The book covers everything about infant sleep behavior. The tone of the book is quite conversational. No references to studies or even a bibliography here.
It is not a method book, per se, though the author seems to be presenting a gradual extinction method. This method is rather simplistic and is likely to leave a parent wondering what went wrong if the baby is mildly challenging. The basic approach here is to let the baby “cry it out.” She illustrates with stories of babies crying so hard they vomit. And she tells the reader how to set up the bed so that when the baby does vomit, the sheets can quickly be changed. Hmmm, not very practical advice for sleep training if you ask me.
The author refers to “sleep associations” that make or break your baby’s ability to go to sleep, which is the same idea that Ferber’s method is built on. I think sleep associations are questionable to begin with. But this author takes it one step further by identifying “negative” and “positive” sleep associations, which is not one of Ferber’s ideas. It may be one of her own or something she picked up from training as a psychologist. Negative sleep associations are identified as the parent or anything that will not be present when the baby wakes (such as a music box or pacifier). Positive sleep associations are the presentation of the room as the child falls asleep (a cuddly toy in a dark room). I have not read this anywhere else and I’m not sure about it because it can become rather ambiguous, depending on how one views positive or negative associations.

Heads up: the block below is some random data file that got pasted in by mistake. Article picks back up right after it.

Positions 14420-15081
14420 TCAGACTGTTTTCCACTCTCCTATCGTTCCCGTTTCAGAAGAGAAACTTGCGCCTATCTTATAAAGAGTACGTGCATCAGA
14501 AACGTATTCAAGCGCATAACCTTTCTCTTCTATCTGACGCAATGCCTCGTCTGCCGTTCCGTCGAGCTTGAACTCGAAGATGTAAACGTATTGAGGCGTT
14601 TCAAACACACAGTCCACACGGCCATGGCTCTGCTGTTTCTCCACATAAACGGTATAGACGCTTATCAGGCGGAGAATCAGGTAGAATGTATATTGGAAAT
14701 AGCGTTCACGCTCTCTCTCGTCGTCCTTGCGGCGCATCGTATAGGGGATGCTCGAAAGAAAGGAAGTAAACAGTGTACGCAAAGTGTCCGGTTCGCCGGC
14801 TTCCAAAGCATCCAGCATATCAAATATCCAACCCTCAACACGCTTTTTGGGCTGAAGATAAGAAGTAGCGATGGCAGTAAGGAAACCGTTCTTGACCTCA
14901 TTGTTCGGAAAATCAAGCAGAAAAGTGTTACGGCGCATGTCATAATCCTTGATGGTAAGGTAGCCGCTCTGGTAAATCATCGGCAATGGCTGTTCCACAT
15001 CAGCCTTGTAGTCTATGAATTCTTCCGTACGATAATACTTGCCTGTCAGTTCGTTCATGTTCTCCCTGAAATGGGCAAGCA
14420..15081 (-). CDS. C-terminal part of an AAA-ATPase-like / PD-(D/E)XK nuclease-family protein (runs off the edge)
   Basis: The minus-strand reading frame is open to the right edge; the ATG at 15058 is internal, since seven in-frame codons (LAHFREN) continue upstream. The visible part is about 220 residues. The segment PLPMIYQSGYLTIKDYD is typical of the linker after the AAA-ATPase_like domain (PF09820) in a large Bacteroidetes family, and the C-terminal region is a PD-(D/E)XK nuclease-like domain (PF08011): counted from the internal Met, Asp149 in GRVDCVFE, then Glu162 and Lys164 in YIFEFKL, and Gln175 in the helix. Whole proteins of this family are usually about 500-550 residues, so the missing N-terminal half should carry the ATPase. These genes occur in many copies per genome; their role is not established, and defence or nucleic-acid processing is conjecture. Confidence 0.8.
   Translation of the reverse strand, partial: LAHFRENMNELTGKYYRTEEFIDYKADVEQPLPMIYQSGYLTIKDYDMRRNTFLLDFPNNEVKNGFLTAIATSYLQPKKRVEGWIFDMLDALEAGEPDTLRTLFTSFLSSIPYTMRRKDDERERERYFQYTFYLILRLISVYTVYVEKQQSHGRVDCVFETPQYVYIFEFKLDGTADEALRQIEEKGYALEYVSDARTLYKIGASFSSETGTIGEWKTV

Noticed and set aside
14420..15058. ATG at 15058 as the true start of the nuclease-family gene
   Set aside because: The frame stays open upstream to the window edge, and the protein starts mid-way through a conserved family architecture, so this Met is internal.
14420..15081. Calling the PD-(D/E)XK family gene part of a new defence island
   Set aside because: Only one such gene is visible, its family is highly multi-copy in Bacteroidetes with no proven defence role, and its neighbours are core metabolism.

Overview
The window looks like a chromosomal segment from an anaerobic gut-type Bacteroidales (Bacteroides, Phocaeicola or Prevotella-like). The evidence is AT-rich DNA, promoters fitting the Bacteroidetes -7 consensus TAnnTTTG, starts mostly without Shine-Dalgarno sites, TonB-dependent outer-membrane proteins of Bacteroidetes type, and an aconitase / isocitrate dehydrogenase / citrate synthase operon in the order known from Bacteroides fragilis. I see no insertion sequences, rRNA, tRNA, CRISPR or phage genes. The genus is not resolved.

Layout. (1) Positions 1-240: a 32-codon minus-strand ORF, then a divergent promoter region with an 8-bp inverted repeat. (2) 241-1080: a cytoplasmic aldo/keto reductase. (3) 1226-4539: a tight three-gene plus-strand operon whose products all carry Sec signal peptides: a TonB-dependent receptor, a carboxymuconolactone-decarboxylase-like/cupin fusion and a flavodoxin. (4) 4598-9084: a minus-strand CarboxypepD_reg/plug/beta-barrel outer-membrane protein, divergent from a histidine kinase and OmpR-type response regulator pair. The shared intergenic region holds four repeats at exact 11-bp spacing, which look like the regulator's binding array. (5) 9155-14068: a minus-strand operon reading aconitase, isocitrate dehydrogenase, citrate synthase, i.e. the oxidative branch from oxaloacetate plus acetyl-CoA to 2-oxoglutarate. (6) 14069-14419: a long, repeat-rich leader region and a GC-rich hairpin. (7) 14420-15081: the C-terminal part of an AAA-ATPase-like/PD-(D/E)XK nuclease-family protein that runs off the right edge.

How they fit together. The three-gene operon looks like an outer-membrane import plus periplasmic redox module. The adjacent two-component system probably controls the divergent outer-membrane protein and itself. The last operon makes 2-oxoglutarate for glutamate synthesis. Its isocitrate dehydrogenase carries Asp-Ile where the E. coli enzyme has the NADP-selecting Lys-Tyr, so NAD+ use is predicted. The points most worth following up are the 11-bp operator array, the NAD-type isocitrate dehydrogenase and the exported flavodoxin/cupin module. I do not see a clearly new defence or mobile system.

The author gives advice of what do in certain situations, such as the child jumping out of the crib, teething, setting limits, moving, traveling, etc. Everything in this book seems to get equal attention. All aspects of sleep, from birth to adulthood, are covered in a paragraph or two each. In this way, everything is sort of glossed over. This seems to make it is more of an “introduction” to sleep. The book will likely train parents more than children (such as if the parent is truly interfering with the child’s ability to sleep).
In all honesty, I did not even want to spend the time reviewing this book. I suppose it is because I have read some very helpful books on sleep and this one offers no new information. I also did not like how the information was presented. For me, I need to know why certain things work and why they do not. I like for the author to have some philosophical background so that I know where they are coming from. This book feels very empty to me, as though the author has never actually had to teach a child to sleep.
*I realize this review is quite biased and less objective than I like reviews to be; my apologies.